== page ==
Updated: Aug 10, 2016 16:49 IST
The death of the lions has put the Rs 100-crore lion safari spread across 150 acres under a severe strain. A few environmentalists and wildlife experts who do not wish to be named have suggested that the safari be shut down. It has lost four lions and five cubs since September 2014.
And there could be more deaths. Another lioness Girishma is now half paralysed. Experts are calling for euthanasia to end her pain.
“The safari has not been able to tide over the problem of feline mortality. The government has done everything it can do. It is the wildlife machinery that is failing the safari,” said Dr Sandeep Paul, a vet and a whistle-blower.
Dr Paul was the first to point out way back in September 2014 that the lion named Vishnu had died of canine distemper. He faced ridicule from top state wildlife officials who felt an outsider had no business to dispute their findings. Wildlife officials believed that Vishnu died of leptospira and babesia.
But Dr Paul stood vindicated after the autopsy report of the Indian Veterinary Research Institute (IVRI), Bareilly, confirmed canine distemper virus (CDV) in Vishnu’s lymph node.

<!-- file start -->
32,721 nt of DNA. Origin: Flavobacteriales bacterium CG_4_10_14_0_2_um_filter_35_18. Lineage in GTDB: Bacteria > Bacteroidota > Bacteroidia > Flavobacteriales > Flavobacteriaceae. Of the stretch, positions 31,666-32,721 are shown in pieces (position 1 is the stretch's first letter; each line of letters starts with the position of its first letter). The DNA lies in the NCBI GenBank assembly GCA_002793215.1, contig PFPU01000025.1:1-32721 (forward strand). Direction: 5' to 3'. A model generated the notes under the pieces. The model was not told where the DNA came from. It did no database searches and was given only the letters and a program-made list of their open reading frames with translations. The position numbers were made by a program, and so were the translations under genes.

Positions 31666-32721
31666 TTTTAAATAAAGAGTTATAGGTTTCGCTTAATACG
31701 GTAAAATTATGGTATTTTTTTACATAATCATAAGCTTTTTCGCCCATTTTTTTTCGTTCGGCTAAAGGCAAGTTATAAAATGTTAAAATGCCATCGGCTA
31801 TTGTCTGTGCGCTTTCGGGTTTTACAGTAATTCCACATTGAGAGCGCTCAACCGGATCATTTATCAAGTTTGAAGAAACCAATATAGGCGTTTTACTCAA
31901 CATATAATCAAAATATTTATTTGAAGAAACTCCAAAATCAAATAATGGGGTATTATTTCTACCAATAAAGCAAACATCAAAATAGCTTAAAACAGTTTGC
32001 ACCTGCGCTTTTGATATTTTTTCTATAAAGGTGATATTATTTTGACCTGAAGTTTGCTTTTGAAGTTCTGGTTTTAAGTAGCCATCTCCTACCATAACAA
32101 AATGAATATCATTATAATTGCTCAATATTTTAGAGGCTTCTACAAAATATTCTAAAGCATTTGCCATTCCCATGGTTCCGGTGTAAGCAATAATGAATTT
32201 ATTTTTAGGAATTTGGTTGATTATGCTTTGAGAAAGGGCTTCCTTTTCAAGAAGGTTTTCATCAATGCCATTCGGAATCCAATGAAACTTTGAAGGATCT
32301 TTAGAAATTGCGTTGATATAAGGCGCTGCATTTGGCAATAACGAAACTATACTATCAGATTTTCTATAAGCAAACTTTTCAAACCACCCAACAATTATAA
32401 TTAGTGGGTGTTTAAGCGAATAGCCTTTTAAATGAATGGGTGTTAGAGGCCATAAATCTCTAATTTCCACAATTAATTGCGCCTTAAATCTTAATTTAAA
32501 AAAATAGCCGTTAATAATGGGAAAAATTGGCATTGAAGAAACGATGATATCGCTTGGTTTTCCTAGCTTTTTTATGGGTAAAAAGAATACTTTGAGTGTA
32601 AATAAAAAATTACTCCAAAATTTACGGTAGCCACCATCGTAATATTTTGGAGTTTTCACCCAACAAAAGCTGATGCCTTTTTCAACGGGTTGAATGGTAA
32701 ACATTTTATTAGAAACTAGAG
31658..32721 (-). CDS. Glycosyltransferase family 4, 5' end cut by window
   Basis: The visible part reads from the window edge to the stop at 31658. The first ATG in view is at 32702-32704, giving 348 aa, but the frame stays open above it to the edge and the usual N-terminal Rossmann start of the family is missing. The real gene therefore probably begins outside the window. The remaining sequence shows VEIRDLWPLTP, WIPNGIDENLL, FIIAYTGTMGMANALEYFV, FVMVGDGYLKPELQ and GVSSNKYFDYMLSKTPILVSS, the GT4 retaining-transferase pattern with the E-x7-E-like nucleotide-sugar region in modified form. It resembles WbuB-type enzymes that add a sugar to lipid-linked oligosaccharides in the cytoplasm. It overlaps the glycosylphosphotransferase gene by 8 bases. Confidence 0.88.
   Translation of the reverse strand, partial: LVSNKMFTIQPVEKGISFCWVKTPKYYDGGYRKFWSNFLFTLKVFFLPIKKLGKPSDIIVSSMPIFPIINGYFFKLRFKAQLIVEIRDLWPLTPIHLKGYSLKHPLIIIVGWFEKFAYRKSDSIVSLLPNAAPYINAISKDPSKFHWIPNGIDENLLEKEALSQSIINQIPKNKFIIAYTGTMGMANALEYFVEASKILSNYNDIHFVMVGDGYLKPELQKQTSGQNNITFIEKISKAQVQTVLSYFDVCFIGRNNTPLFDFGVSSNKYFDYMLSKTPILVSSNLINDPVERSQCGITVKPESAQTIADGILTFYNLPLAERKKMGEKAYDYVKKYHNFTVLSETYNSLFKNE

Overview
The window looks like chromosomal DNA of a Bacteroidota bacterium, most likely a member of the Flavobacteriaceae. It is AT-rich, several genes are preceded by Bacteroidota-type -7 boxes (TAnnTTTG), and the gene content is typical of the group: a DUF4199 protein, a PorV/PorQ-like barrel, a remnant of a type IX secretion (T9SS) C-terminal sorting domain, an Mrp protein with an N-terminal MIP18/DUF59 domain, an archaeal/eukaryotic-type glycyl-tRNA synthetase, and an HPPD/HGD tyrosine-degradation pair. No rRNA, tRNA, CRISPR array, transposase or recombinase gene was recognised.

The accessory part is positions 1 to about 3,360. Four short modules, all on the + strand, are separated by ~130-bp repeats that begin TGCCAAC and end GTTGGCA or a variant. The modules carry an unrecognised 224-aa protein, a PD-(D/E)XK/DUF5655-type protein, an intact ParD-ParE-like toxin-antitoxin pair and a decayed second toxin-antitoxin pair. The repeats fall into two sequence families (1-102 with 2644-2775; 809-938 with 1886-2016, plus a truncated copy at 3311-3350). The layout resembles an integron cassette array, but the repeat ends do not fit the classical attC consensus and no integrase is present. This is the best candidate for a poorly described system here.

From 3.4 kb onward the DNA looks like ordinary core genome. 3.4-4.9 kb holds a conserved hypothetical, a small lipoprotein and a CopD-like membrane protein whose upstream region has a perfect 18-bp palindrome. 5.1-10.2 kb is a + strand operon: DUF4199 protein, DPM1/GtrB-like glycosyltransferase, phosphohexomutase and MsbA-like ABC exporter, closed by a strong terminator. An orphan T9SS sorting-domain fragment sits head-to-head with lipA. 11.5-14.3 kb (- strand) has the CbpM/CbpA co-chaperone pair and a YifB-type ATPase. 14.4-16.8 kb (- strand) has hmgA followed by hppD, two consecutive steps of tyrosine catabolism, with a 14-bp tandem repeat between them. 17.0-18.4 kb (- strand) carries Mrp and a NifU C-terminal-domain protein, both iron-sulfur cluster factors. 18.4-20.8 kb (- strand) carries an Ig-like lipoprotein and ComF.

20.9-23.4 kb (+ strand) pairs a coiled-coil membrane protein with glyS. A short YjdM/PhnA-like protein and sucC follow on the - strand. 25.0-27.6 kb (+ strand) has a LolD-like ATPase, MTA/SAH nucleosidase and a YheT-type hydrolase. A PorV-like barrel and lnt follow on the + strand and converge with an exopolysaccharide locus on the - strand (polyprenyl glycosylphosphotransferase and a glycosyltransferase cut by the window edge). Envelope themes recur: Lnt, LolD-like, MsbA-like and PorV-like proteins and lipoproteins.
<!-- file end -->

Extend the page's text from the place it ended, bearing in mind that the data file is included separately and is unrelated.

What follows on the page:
Vishnu’s partner Lakshmi, who died within two weeks of his death, was found CDV positive in brain tissue.
Tapasya and Kuber, the other pair that died this year, also had canine distemper. And Girishma is battling with the same virus.
“They didn’t pay heed in 2014 and when they realised, it was too late. Now, I fear for Pataudi, Jessica, Kunwari, Gigo and two others,” said Dr Paul.
Canine distemper virus that spreads through the dogs killed nearly 1,000 lions in Tanzania recently, and wildlife experts believe Asiatic lions in India are now catching the infection. Some say that Gir, from where four lions were brought to Etawah, is also not free of the virus.
The deaths have hit the state government’s efforts to open the safari before the assembly election early next year. The government has undertaken vaccination of stray dogs on a massive scale and has involved foreign wildlife experts such as Jonathan Cracknell, director of Longleat Animal Safari & Adventure Park in England. He is an expert in infectious disease management. Cracknell visited the Safari in January this year.
The Etawah lion safari is also in touch with experts at Washington’s Smithsonian Conservation Biology Institute (SCBI).
The government also sent its veterinary and officials from different zoos to learn how Gir is managing a better survival rate of felines. The number of lions has risen by 23% at Gir in the last five years. The survival rate of cubs crossing the age of two years is 35% that is more than the national average.
Deputy director of the Etawah lion safari, Dr Anil Patel said it was a unique project that involved rehabilitating lions in a new geographical area.
“The other lions are hale and hearty and we will make the project a success,” he said, adding “there are no standard vaccines or cure available for canine distemper”.